Intentionally killing someone who is sick or disabled to end that person’s suffering constitutes euthanasia and must be rejected. Intentionally aiding someone in killing herself or himself out of the same motivation constitutes assisted suicide and must also be rejected.
These types of killing can be direct, such as giving someone a lethal overdose, or can be more indirect: depriving someone of water or food, for example.
Depriving someone of life-saving medical care can also be a form of euthanasia or assisted suicide.
Preventing euthanasia or suicide by medical deprivation doesn’t mean patients must always pursue every possible treatment. Someone might justifiably refuse a treatment because it’s too painful, invasive, expensive, or has too little chance of benefit. A terminally ill patient might refuse a burdensome treatment that will only delay (now inevitable) death.
A Question of Intent
Given both Charlie’s condition and these principles, what would have been appropriate? Reasonable arguments could be made for different approaches. Because multiple doctors thought Charlie’s condition might be terminal and the therapy unlikely to work, foregoing the therapy and removing the ventilator could be justified: the therapy was futile and the ventilator merely delayed inevitable death, possibly causing Charlie pain. Nevertheless, an argument could be made for the opposite approach. While unlikely to work, nucleoside therapy doesn’t appear to be inherently inhumane or painful , and keeping Charlie on the ventilator long enough at least to try the therapy could be justified.
Another consideration is the question of intent. Regardless of which approach was adopted, what was the rationale? The question is important because of a subtle distinction in why certain medical decisions might be made. This distinction was highlighted by Charles Camosy, a theology professor at Fordham University and Consistent Life Network endorser. His analysis and the statement of the Anscombe Centre, a Catholic bioethics organization (cited above) both inform my comments below.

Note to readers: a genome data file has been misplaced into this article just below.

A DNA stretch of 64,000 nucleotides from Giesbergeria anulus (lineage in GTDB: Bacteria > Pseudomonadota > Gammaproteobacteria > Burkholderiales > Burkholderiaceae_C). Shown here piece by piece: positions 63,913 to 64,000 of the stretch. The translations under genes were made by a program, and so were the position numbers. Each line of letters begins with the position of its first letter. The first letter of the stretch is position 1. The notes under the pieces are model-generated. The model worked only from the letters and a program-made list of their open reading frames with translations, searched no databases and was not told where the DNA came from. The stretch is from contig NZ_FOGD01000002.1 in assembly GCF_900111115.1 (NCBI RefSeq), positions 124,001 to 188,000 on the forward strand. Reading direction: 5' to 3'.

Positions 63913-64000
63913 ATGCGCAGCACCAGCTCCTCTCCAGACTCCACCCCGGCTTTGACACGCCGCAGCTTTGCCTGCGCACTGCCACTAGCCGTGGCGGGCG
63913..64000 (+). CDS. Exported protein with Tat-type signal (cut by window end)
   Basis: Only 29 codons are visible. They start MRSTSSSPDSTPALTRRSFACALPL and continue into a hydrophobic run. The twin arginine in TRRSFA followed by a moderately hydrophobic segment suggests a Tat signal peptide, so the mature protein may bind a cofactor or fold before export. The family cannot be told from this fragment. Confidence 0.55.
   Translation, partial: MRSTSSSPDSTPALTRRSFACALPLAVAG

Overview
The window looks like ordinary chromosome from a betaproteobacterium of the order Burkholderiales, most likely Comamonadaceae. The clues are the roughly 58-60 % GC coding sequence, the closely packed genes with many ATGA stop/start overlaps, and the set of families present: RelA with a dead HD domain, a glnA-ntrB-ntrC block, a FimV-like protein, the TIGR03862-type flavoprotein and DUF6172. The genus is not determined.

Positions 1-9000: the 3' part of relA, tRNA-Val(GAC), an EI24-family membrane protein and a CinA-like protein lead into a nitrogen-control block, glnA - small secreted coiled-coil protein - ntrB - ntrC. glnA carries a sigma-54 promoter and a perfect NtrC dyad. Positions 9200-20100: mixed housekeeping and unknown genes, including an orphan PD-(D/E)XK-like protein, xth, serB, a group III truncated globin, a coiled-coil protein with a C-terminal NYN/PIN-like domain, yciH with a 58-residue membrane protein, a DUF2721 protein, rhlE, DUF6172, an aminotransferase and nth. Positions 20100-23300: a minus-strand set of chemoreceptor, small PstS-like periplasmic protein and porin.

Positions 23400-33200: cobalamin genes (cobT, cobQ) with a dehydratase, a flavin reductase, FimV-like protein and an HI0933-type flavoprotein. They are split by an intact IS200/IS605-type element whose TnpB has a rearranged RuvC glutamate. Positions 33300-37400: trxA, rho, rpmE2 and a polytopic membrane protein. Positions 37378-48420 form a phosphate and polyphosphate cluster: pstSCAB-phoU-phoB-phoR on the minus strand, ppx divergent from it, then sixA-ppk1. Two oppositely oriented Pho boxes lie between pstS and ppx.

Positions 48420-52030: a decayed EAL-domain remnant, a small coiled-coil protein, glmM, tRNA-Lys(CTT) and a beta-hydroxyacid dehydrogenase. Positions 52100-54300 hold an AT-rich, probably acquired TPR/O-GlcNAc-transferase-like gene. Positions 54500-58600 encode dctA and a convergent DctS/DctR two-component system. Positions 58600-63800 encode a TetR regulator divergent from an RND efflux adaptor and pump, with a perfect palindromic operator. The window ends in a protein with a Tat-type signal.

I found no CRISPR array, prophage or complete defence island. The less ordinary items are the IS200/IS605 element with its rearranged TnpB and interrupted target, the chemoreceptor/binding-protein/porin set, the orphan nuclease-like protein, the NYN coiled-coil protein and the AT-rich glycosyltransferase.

To decline further medical treatment or remove life-sustaining equipment because they’re burdensome to the patient and don’t offer enough benefit is an acceptable choice. What isn’t acceptable, however, is to do so because the patient’s life is judged, for whatever reason, to be no longer worth preserving.
This unacceptable approach to medical care is sometimes defended by use of that slippery phrase “quality of life.”
Judging a person’s life to be of such low quality as not to be worth maintaining is wrong. Such a rationale opens the door to lethal discrimination against people with chronic illness or severe disabilities. Someone’s life has value even if that person is immobile, dependent on machines, unconscious, or in pain. Withholding or withdrawing medical treatment because a person’s life is deemed not worth preserving would qualify as euthanasia. Distinguishing between euthanasia and the legitimate refusal of burdensome or futile treatment, while difficult, is necessary.
Therefore, the April 11 ruling on Charlie’s case is disturbing. The judge, Mr. Justice Francis, cited previous court rulings. One held “it is not in the interests of the child to subject it to treatment which will cause it increased suffering and produce no commensurate benefit”—a reasonable stance. Another held the need to prolong life “may be outweighed if the pleasures and the quality of life are sufficiently small and the pain and suffering or other burdens of living are sufficiently great”—a far more problematic position